COVID-19 can cause acute abdominal pains in individuals as a result of Mesenteric Panniculitis

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medical researchers and physicians from the Department of Pulmonary Medicine and the Department of Radiodiagnosis at STAR Hospitals, Telangana have discovered yet another gastrointestinal issue that SARS-CoV-2 infections can cause. The study team found that COVID-19 can also cause acute abdominal pains in individuals as a result of Mesenteric Panniculitis and presented two documented case reports. 

The study findings were published in the peer reviewed Indian Journal of Critical Care Medicine.
https://www.ijccm.org/doi/pdf/10.5005/jp-journals-10071-24310  or  
https://pubmed.ncbi.nlm.nih.gov/36213717/

This article reports two cases of MP presenting with abdominal pain during the course of COVID-19 illness. The diagnosis of MP was made on the basis of clinical and radiologic findings. The association between the two diseases is less common.

Gastrointestinal symptoms in COVID-19 have been commonly reported in patients diagnosed with COVID-19, the most common being anorexia and diarrhea.6 Also patients with preadmission digestive symptoms in severe COVID-19 are shown to have a high proportional mortality rate.7

Severe GI complications are seen in critically ill subjects which include paralytic ileus, bowel ischemia/ bleed, acute pancreatitis, and elevated aminotransferase levels. Patients with COVID-19-related ARDS had higher rates of GI complications as compared to non-COVID-19 matched ARDS.8

Sclerosing mesenteritis is a broadly given term for a group of three similar clinical entities including MP, retractile mesenteritis, and mesenteric lipodystrophy. The nomenclature is based upon the pathologic findings found on biopsy which vary from fatty necrosis, and inflammation to fibrosis.9

It is not clear whether these three patterns are a part of the progressive disease process or separate entities. The etiology and pathogenetic mechanisms are not well known till now. The pathologic processes proposed as etiologies include abdominal surgery/trauma, autoimmune phenomenon, paraneoplastic process, and ischemia/infarction.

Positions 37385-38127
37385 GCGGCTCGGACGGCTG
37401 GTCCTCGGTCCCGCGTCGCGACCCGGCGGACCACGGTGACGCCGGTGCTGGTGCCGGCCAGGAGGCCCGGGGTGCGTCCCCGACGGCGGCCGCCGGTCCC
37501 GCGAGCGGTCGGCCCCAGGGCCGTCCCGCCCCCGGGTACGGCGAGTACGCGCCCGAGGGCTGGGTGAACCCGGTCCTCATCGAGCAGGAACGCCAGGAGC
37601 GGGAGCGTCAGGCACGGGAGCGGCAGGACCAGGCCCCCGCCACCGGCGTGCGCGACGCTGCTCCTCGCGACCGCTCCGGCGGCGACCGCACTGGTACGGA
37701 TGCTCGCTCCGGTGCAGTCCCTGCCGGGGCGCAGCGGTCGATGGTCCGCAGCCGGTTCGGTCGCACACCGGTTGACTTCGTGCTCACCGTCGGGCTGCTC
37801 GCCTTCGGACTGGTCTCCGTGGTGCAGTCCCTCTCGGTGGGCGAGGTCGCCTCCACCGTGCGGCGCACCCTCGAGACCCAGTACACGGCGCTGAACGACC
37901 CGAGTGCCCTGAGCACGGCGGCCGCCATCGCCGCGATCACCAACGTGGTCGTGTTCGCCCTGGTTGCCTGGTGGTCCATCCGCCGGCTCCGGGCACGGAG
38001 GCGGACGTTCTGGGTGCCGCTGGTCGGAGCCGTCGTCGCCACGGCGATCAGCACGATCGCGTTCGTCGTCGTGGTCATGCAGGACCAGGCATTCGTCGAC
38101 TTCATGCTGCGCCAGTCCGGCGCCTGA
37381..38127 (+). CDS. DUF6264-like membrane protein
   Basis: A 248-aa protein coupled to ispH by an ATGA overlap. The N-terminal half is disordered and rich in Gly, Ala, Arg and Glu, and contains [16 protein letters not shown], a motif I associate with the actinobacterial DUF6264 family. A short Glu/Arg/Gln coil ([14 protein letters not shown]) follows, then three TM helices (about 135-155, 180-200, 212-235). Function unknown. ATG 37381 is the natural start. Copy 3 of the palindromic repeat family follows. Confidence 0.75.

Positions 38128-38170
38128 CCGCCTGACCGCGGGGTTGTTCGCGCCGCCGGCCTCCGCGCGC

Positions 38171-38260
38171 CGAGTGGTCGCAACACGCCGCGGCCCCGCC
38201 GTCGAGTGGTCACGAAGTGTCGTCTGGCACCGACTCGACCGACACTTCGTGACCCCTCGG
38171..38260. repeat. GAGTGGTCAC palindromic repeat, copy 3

Infections triggering the mesenteric inflammation are very rare, reported in association with abdominal tuberculous lymphadenitis, cholera, schistosomiasis, HIV infection, and cryptococcosis.10

There is a case report published previously showing an association between mild COVID-19 disease and MP.11 Our first case underwent abdominal surgery 10 years back, unlikely to correlate with the current illness. Mesenteric inflammation either could be due to direct viral infection of the adipose tissue or inflammation secondary to immune system activation.

The human angiotensin-converting enzyme 2 (ACE2) has a remarkably high affinity binding to SARS-CoV-2.

The level of ACE2 expression in adipose tissue was found to be higher than that in lung tissue, indicating the adipose tissue
might be vulnerable to SARS-CoV-2 as well.12
The clinical features in symptomatic individuals can be acute or chronic in nature.

The common presenting symptom is abdominal pain seen in up to 78% of patients.10

Other symptoms include fever, weight loss, diarrhea, vomiting, constipation, anorexia, and malaise. Abdominal tenderness, palpable mass, and distended abdomen are the examination findings.

An abdominal CT scan is the best modality for the diagnosis of this condition. The findings include increased thickness of mesentery, increased fat density due to infiltration of inflammatory cells (misty mesentery sign), a halo of fat surrounding the mesenteric vessels (fat halo sign), pseudocapsule of peripheral band limiting the inflammatory mass, and displacement of bowel loops with variable degrees of bowel obstruction.13

These radiologic findings when incidentally diagnosed on abdominal CT scans have debatable clinical significance.
Misty mesentery has also been detected incidentally in abdominal cuts of CT thorax in patients with COVID-19 infection. These patients seem to have a high level of inflammation when compared to those without misty mesentery.14

Although biopsy of the lesion is confirmatory, it is not usually indicated in every patient. It is considered in cases with strong clinical suspicion of malignancy. Both our cases presented with abdominal symptoms (pain and tenderness) and had increased fat density of the mesentery, one case had a pseudocapsule sign on CT.

There are no standard treatment protocols followed in the management of the disease. The evidence comes primarily from the previous case reports and case series. Asymptomatic cases usually do not require any treatment. Glucocorticoids and tamoxifen are the commonly used drug in medical therapy. Surgical resection or debulking is indicated in extensive fibrosis and bowel obstruction.10,15

The clinical outcomes of the disease are usually good. However, few patients have a chronic debilitating course with a fatal outcome.15 Both index cases had a good clinical recovery after a course of steroids.

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